Posted on July 20, 2020
Working from home means we must adapt and change our long-established routines. That can pose a major challenge for some lawyers, particularly those who depend on their legal assistants to take dictation for all correspondence and legal memos. Senior partners spending all their time hunting and pecking on the keyboard results in major declines in productivity.
But there is an easy way to dictate correspondence and documents at home, without a secretary or any special software other than Microsoft Office. Dictation is now built-into Microsoft Word, and it works incredibly well. There is no longer need for any voice training or initial set up, which has been necessary with earlier versions of dictation software.
In fact, this entire blogpost was dictated not typed, and came through exactly as the words were uttered. The only glitch is that you have to remember to include punctuation marks as part of your dictation, otherwise sentences will run on and questions end up as statements, etc.
Even so, that gives you a good idea of how feature and function rich your home office is today. So, adpating your routines to succeed while working from home may require little more than becoming familiar with the broad range of capabilities existent in the software that is already on your desktop.
Posted on July 7, 2020
Over the last few months, we’ve all had a chance to discover there are both pros and cons to working from home. One of the major drawbacks is that all too often we end up feeling bleary eyed and unproductive because there never seems to be enough screen display available in our home office setup. Whether we’re working on a laptop or with a single desktop monitor, it feels woefully inadequate compared to the desktop space we used to have back in the office.
Admittedly, many of us got spoiled with our old office setups, where we had multiple monitors, which made it easy to open multiple versions of a document for side by side review, and even then, we still had ample space to monitor email and other communication channels. Now suddenly we find it’s much harder to multi-task as we’re accustomed to, working with much less desktop real estate.
What if there was an easy fix to provide you with much more screen space in your home office? In fact, there is and all you need is a standard Microsoft P3Q-000 wireless display adapter which you can buy from Best Buy for around $50. This allows you to deliver your laptop or desktop display to a TV screen through an HDMI port (which will be well marked and easily found on the back of most digital televisions today). Problem solved. Once again, you’re living large, or at least working comfortably off a much larger screen.
This new column is produced in collaboration with the consultants from Kraft Kennedy, a firm that has been at the forefront in bringing innovation and technology solutions to the legal market for more than 30 years. Our goal is simple. We’re tapping the expertise of Kraft Kennedy to provide practical suggestions and creative insights about how our readers can become more productive in their working lives. Feel free to contact us with questions if you find yourself wondering how legal tech can help improve your legal practice.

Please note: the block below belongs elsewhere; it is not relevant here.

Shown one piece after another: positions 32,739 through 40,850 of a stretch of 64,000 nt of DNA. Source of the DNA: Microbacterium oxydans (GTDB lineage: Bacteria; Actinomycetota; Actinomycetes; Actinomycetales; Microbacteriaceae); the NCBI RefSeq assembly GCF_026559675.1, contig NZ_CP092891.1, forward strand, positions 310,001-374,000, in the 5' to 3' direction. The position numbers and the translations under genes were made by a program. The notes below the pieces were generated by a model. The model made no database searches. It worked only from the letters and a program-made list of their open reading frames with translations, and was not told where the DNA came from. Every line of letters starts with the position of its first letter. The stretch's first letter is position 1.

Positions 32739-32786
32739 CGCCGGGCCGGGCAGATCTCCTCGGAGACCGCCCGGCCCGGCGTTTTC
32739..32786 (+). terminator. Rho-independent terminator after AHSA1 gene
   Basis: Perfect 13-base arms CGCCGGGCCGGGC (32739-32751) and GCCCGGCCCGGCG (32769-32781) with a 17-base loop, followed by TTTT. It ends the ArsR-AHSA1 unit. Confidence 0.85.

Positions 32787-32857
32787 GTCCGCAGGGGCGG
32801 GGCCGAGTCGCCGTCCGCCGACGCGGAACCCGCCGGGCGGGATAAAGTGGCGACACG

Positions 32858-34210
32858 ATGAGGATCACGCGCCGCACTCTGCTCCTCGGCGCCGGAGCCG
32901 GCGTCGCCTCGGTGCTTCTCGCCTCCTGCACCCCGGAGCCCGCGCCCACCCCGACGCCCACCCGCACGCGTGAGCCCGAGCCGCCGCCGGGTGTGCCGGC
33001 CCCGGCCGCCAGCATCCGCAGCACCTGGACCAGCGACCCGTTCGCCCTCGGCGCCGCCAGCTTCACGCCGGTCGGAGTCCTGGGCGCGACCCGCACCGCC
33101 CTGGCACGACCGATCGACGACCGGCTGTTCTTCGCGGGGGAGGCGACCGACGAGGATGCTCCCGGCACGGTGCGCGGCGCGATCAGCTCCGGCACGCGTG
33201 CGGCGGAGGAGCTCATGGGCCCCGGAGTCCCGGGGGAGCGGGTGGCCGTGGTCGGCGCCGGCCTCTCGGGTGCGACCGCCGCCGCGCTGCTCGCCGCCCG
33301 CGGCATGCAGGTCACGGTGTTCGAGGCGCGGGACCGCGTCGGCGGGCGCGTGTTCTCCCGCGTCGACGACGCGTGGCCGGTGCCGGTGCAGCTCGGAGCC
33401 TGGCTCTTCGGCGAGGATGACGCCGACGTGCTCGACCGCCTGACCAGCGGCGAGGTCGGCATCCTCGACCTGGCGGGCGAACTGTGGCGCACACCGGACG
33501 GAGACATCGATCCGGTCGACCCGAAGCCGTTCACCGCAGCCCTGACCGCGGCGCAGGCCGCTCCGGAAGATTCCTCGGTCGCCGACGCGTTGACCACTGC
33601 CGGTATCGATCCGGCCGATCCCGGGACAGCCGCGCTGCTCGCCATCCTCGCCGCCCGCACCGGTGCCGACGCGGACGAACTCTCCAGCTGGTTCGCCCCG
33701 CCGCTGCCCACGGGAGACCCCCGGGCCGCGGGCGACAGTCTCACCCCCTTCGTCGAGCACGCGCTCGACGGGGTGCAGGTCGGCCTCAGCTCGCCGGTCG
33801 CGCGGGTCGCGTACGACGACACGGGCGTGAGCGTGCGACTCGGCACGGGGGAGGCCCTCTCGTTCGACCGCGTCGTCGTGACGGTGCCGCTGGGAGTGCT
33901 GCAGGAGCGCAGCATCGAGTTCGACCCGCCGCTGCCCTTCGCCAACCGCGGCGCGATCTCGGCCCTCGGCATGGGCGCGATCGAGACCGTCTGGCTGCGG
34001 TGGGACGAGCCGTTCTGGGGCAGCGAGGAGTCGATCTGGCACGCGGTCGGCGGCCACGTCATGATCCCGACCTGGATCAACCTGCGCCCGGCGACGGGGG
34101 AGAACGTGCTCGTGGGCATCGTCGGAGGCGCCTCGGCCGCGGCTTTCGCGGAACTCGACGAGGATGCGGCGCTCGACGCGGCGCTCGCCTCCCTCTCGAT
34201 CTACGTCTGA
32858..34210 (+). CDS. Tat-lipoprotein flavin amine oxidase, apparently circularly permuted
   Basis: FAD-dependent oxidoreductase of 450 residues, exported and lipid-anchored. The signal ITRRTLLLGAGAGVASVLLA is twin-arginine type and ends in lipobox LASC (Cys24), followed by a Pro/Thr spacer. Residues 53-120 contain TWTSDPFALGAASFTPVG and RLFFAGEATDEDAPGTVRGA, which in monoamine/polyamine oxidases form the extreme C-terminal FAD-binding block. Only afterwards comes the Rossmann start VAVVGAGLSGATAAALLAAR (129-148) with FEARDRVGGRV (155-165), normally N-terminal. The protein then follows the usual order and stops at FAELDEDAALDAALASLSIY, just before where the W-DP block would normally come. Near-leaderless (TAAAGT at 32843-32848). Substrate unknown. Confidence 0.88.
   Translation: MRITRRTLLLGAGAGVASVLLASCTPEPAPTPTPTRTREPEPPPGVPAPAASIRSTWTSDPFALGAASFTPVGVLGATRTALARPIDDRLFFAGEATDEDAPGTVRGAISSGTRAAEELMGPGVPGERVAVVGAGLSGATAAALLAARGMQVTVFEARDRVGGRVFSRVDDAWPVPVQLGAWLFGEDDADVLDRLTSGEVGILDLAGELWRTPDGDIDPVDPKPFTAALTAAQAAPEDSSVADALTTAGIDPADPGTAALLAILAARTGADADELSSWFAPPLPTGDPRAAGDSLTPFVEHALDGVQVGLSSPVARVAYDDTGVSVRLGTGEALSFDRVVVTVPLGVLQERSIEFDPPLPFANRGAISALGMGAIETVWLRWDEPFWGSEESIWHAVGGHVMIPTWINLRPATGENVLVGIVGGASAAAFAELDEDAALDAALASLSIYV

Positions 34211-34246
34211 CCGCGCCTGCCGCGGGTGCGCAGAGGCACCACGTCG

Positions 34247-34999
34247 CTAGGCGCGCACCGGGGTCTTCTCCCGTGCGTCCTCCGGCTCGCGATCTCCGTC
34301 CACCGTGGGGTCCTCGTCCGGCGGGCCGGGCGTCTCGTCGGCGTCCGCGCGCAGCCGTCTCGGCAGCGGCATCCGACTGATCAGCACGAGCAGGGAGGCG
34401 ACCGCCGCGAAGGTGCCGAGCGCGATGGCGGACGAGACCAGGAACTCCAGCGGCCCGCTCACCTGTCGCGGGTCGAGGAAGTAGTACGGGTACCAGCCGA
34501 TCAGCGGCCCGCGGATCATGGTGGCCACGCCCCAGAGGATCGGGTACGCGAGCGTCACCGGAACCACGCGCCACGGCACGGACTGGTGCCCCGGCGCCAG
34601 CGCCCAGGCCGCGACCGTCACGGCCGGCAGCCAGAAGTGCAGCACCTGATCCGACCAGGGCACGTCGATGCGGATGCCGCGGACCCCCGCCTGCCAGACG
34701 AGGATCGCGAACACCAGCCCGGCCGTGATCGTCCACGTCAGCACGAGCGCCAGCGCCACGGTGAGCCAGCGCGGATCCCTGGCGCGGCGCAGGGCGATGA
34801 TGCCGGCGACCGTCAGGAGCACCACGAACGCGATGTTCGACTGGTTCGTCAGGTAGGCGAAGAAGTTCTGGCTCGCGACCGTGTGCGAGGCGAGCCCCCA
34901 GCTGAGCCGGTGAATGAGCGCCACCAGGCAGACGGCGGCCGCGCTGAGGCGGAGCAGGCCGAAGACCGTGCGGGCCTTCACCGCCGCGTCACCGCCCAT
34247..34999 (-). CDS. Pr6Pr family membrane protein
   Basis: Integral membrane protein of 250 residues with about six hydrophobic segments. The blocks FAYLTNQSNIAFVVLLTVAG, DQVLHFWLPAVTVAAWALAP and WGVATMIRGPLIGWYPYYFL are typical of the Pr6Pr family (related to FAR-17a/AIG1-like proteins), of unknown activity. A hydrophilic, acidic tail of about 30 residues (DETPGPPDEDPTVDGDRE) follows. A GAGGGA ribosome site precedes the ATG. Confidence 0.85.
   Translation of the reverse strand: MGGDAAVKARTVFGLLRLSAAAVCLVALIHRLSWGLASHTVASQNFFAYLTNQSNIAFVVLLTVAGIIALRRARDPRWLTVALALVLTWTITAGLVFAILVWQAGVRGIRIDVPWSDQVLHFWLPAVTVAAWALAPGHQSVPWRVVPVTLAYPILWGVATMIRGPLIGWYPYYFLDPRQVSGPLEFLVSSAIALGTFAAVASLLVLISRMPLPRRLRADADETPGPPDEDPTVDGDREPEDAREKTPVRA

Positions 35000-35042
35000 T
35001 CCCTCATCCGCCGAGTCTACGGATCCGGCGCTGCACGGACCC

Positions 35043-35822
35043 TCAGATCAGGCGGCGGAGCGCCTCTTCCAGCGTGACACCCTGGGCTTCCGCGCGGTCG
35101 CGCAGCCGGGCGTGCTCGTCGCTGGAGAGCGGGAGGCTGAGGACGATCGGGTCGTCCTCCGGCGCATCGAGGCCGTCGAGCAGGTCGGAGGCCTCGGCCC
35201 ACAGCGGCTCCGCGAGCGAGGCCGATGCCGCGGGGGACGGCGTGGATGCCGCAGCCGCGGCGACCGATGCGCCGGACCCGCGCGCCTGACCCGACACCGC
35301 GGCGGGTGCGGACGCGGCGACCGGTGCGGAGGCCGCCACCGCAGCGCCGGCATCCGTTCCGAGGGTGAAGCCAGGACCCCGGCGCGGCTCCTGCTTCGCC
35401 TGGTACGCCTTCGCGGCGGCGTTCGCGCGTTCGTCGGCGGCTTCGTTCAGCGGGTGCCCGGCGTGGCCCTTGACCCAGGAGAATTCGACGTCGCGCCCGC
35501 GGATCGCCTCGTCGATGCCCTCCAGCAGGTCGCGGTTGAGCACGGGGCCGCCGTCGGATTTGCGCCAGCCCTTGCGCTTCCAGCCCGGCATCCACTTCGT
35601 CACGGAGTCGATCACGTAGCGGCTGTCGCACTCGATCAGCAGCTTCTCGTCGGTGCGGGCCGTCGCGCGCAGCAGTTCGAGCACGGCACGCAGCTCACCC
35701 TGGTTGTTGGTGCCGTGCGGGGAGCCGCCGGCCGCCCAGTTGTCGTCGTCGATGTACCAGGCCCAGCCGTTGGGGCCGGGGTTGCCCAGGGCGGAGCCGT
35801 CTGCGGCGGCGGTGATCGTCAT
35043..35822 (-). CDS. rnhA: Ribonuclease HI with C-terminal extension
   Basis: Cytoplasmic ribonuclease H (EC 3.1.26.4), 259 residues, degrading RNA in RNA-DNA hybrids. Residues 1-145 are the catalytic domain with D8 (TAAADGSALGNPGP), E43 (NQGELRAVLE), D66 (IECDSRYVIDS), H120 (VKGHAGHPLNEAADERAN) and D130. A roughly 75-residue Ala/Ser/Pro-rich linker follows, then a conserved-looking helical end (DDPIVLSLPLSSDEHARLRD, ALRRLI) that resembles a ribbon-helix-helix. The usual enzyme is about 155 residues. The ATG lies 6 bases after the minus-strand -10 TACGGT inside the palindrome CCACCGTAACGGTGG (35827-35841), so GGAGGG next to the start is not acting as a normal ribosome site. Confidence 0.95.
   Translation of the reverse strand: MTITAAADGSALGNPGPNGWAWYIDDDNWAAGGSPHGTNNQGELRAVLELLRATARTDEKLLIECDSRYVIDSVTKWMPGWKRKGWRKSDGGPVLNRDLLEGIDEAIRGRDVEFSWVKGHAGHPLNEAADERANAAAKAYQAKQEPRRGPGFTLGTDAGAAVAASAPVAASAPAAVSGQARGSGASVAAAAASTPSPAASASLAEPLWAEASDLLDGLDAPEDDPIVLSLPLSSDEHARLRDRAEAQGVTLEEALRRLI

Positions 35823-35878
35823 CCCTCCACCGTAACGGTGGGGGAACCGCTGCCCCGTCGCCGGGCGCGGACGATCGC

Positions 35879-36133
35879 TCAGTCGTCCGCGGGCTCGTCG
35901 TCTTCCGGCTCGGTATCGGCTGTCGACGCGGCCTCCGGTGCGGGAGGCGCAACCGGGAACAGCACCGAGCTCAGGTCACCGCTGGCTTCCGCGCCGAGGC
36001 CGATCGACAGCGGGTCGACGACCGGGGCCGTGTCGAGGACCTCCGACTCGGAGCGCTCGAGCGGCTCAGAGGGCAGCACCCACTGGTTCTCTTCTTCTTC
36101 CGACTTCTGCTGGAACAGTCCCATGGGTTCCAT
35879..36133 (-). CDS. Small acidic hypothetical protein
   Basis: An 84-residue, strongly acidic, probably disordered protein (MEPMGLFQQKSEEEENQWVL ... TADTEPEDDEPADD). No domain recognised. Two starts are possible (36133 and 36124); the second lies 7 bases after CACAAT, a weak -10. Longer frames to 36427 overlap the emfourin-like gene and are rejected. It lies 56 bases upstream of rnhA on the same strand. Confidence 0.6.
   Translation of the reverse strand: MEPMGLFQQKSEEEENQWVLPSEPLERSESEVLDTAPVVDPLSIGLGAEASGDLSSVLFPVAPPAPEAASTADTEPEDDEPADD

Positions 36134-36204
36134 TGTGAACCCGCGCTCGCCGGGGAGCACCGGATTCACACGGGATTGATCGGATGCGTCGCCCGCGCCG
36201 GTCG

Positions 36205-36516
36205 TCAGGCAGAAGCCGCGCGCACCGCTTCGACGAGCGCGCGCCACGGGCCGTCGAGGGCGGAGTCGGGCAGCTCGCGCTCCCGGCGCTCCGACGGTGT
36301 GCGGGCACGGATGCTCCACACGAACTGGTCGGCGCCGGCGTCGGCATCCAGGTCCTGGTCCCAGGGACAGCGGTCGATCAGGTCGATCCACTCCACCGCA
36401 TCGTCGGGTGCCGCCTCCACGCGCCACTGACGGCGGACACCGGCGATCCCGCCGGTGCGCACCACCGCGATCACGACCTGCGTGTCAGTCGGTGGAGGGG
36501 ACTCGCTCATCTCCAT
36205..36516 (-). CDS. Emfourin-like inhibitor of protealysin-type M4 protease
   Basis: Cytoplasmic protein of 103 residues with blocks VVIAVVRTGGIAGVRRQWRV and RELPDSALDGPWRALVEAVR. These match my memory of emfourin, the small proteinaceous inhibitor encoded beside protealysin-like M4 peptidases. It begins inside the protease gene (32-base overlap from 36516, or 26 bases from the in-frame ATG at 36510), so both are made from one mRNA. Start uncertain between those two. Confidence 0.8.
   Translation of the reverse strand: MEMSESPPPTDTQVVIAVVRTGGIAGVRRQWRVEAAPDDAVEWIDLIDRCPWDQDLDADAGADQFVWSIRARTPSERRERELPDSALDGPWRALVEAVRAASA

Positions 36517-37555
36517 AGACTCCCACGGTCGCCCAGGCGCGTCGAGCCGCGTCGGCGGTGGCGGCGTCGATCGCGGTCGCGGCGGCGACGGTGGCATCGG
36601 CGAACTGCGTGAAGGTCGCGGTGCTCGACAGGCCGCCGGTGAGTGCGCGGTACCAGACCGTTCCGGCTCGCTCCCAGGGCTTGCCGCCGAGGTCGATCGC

Most Recent Issue
Too many legal administrative assistants (LAA)? That would seem to be the issue at some law firms. While termination of those positions doesn't create a short term boost, after the first year and the benefits savings kick in, the numbers quickly rise. Younger lawyers don't require the same level of support as older ones. According to this post the biggest issues are the staff with a "20-year relationships with an attorney." Will the pandemic also reshape this aspect of law firms? Read more at Legaltech news: 'The Last Straw': The Pandemic Is Accelerating Known Need to Cut Admins
In news that will be of interest to most every law firm, Mimecast bought MessageControl. "According to Mimecast, the additional capabilities will provide enhanced email security to users of Microsoft 365 and other productivity applications." Read more at DARKReading: Mimecast Buys MessageControl
Long distance trust
If you have never managed a remote person or team, then you have to read this post. "Research shows that managers who cannot 'see' their direct reports sometimes struggle to trust that their employees are indeed working. When such doubts creep in, managers can start to develop an unreasonable expectation that those team members be available at all times, ultimately disrupting their work-home balance and causing more job stress." Be the best manager you can be and read more at Harvard Business Review: Remote Managers Are Having Trust Issues
Jeffrey Brandt, Editor
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